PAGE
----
Puppy class, puppy obedience

Your pup can be a STAR too.

The AKC states, “their are obvious benefits to participating in the AKC STAR Puppy Program.  Puppies that attend classes are well-socialized, and they learn the skills that are the foundation for all other learning.  But AKC STAR Puppy is really about puppy owners.  Knowing that a large percentage of dogs who are relinquished to shelters are dogs that have never received formal training, we want to do our part to encourage owners to take their puppies to a puppy class.”

The evaluation has three components:  Owner Behaviors (responsible ownership), Puppy Behaviors (free of aggression), and Pre-Canine Good Citizen Test Behaviors (allows petting by someone other than the owner, owner can handle the pups ears and feet, walk on a leash, walk by other people, sit on command, down on command, comes to owner, reaction to distractions, and stay on leash with another person).

Congratulations to the following puppy teams!

1. Vanessa Guastella and Donny Smolenski, 24 weeks old Boston Terrier/Jack Russell mix of Plymouth, Michigan

2. Carrie Roosevelt and Oreo, 18 weeks old German Shepherd/Husky mix of Brownstown, Michigan

3. Diane Tochman and Java, 18 weeks old Chocolate Lab of Canton, Michigan

4. Stacy Downer and Makith 21 weeks old Rottweiler/German Shepherd mix of Ann Arbor, Michigan

5. Julie Basa and Lorn Stanley, 20 weeks old American Stratfordshire Terrier of Ypsilanti, Michigan

6. Courtney Ceci and Lucille, 7 month old Austrailian Cattle Dog of Canton, Michigan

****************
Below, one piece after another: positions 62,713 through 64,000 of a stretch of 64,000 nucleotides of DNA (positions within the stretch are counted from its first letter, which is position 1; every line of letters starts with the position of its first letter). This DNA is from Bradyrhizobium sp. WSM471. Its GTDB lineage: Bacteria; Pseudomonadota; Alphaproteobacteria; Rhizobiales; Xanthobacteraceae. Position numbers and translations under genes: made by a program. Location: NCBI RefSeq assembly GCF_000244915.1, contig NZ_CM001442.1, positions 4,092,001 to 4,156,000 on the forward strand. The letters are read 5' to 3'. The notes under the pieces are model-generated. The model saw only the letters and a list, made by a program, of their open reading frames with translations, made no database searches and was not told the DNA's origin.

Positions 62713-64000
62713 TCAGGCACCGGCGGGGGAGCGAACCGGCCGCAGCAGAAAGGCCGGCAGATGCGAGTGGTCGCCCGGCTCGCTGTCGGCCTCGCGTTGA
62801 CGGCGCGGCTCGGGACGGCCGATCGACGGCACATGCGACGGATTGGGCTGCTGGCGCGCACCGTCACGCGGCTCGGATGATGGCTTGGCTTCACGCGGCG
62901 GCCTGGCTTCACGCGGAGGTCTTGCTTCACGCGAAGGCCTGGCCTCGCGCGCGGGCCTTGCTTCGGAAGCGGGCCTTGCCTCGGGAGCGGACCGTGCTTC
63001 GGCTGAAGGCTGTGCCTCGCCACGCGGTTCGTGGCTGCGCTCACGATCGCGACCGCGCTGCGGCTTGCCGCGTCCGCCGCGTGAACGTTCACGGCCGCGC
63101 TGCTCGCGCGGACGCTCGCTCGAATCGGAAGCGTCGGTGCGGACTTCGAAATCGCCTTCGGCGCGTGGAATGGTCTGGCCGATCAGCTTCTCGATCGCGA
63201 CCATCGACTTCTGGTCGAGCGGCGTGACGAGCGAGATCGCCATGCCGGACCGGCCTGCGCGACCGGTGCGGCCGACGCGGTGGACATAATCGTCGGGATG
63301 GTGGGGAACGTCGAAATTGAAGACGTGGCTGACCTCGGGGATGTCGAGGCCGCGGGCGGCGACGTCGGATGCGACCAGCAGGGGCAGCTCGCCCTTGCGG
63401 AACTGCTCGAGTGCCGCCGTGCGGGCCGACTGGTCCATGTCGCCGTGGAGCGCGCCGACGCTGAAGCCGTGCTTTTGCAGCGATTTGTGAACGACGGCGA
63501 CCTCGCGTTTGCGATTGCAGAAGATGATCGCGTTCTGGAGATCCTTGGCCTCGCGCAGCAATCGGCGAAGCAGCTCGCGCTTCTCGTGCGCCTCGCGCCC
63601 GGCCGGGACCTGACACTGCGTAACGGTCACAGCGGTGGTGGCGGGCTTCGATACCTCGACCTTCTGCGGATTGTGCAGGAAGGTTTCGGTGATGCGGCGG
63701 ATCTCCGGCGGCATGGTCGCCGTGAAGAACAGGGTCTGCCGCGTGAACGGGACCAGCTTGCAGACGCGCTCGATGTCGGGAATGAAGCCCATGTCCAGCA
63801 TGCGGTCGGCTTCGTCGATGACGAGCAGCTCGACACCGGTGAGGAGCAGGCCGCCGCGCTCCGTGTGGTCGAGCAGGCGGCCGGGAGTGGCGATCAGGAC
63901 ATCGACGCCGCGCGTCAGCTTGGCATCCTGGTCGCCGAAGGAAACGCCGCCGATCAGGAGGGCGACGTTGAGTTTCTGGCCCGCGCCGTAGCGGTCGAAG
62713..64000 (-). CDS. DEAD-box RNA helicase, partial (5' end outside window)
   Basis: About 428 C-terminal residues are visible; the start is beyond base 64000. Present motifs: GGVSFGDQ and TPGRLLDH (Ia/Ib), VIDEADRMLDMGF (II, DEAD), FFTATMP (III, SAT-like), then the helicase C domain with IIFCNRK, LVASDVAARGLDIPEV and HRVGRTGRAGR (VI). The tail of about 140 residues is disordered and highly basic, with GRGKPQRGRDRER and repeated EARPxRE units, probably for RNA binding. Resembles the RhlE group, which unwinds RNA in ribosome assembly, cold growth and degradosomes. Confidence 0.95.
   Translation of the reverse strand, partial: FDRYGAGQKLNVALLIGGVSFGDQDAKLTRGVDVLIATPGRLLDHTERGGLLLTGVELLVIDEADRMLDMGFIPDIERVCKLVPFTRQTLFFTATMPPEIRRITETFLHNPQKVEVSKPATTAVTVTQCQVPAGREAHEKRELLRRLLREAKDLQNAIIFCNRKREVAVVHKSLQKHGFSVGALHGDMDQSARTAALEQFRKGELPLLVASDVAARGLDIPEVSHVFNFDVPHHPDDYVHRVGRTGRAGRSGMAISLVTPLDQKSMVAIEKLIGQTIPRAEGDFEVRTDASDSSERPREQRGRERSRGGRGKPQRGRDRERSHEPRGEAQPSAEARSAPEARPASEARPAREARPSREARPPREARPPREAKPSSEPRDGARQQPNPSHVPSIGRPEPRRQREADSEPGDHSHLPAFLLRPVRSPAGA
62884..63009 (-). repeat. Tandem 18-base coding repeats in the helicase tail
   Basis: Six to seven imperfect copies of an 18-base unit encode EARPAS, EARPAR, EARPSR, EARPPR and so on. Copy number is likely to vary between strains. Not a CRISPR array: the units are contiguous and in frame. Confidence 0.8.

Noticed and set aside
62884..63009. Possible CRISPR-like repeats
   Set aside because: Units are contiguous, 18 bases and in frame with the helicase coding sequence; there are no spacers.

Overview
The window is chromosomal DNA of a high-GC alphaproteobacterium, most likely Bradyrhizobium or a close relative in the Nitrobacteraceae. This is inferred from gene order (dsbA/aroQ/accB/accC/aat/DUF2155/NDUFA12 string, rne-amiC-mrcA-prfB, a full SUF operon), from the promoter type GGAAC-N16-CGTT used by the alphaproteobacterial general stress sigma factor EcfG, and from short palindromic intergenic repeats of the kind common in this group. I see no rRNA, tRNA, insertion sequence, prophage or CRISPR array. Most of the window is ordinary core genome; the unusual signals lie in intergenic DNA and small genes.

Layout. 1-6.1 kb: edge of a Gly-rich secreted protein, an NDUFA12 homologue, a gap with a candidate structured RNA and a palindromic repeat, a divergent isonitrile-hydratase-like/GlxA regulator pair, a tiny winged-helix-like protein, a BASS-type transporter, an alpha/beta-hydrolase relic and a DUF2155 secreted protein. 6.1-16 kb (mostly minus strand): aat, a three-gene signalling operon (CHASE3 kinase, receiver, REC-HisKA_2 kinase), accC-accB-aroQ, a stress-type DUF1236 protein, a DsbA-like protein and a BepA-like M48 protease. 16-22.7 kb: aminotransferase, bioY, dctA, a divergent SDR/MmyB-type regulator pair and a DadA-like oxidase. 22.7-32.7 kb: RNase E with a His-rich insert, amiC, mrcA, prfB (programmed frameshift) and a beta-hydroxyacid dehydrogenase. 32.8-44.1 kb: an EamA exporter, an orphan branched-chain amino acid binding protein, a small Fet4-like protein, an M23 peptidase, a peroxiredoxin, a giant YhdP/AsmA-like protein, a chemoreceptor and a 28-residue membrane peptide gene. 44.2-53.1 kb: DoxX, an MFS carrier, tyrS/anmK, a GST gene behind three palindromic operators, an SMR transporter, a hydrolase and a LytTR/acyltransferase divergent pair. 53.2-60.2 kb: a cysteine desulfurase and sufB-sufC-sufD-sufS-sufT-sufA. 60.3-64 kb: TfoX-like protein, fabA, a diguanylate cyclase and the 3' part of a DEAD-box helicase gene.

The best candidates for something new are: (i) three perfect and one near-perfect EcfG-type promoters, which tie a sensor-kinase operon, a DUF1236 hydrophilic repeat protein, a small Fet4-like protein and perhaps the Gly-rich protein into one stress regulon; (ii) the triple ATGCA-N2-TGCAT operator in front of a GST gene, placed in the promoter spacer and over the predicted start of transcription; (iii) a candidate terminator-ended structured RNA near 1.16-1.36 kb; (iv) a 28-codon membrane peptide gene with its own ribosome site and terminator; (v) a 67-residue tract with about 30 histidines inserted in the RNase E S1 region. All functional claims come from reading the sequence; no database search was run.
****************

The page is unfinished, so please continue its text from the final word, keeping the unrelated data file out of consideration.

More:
If you have a ten week or older puppy, contact Michigan Dog Training now or call 734-634-4152 to enroll in the next Puppy 1 class which starts Tuesday October 7, 2014 at 7:00pm.


BNI Members learn dog bite prevention tips

Michigan Dog Training, dog obedience

Kaboom heeling with attention on Burkey

On June 27, 2014, Michael Burkey, President of Michigan Dog Training in Plymouth, Michigan gave a dog training demonstration and safety talk at the Referral Business Alliance, a BNI Chapter in Ann Arbor, Michigan. Assisting Burkey was his dog Kaboom, a two year old Belgian Malinois.  Kaboom is being trained in the sport of IPO/Schutzhund, Dog Obedience, Nosework and to be a Diabetic Alert Dog. Kaboom demonstrated some of his dog obedience skills such as heeling (walking next to Burkey while looking up at him), relinquishing a ball when told to do so, when to tug and when not to tug on the ball, to sit, to lay down, to stay when told and to come when called.